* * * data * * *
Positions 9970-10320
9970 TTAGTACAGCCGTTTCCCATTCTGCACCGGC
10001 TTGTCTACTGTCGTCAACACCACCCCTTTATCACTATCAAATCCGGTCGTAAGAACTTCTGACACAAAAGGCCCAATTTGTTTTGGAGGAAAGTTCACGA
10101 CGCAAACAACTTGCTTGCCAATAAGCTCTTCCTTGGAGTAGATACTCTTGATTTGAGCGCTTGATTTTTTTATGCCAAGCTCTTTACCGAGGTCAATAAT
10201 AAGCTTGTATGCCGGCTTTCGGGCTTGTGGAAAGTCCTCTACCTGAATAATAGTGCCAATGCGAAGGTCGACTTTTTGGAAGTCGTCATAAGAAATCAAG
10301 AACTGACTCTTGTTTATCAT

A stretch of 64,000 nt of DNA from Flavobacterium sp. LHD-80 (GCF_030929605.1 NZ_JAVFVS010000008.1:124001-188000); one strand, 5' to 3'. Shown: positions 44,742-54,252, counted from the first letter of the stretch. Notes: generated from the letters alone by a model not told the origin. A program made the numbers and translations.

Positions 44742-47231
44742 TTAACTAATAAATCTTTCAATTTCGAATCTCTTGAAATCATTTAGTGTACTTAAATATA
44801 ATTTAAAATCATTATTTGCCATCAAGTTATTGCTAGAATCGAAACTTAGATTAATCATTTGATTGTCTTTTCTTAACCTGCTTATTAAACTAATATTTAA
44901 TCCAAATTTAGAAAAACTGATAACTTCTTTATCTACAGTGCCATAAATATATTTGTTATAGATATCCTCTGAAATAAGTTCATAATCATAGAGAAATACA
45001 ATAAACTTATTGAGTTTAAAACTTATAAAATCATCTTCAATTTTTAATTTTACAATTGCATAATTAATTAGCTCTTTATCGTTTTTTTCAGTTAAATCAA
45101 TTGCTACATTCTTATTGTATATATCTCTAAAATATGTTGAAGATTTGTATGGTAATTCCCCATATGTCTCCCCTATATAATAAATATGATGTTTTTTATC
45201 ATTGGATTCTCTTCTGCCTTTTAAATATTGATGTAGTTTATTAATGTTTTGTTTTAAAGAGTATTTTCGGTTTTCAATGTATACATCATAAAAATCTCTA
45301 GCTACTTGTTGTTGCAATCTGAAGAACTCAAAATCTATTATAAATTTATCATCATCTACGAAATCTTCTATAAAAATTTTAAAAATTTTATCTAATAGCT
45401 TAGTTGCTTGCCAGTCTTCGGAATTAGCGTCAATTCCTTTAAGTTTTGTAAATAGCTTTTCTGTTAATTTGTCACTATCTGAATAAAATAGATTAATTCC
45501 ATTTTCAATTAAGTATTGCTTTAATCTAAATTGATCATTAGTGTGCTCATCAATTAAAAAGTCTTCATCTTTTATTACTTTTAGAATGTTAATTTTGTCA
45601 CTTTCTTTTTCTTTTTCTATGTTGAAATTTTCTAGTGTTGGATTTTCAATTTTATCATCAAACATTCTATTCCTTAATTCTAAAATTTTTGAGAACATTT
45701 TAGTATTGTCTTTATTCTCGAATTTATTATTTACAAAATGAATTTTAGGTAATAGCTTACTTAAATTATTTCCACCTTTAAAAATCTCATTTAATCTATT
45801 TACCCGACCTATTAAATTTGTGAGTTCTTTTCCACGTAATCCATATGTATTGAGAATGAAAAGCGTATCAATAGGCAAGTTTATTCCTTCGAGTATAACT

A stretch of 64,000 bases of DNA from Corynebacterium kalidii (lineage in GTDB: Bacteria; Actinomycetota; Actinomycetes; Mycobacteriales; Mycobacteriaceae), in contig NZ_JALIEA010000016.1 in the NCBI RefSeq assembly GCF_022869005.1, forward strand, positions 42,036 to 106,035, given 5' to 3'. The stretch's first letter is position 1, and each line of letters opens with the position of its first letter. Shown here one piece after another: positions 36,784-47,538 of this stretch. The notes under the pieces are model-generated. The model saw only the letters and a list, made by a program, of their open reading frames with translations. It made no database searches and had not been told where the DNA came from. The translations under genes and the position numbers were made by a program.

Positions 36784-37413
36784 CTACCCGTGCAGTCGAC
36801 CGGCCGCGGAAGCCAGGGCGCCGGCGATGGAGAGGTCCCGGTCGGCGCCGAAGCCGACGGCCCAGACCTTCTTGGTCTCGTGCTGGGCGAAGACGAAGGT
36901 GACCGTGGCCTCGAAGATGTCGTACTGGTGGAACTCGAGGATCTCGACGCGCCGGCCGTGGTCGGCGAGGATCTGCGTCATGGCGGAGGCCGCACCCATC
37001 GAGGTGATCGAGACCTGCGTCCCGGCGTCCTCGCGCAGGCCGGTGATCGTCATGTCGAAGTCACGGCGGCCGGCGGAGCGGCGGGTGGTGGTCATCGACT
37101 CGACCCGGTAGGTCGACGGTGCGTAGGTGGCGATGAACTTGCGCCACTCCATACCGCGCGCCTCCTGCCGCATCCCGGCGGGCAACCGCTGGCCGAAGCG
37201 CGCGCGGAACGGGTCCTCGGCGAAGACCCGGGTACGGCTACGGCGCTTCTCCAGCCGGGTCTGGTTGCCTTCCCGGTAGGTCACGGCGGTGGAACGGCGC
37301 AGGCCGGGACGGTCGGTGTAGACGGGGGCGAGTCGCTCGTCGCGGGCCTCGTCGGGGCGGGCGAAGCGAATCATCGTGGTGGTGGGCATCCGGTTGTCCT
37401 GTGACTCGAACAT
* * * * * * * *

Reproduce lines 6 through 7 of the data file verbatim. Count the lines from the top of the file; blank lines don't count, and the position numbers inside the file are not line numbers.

10301 AACTGACTCTTGTTTATCAT

A stretch of 64,000 nt of DNA from Flavobacterium sp. LHD-80 (GCF_030929605.1 NZ_JAVFVS010000008.1:124001-188000); one strand, 5' to 3'. Shown: positions 44,742-54,252, counted from the first letter of the stretch. Notes: generated from the letters alone by a model not told the origin. A program made the numbers and translations.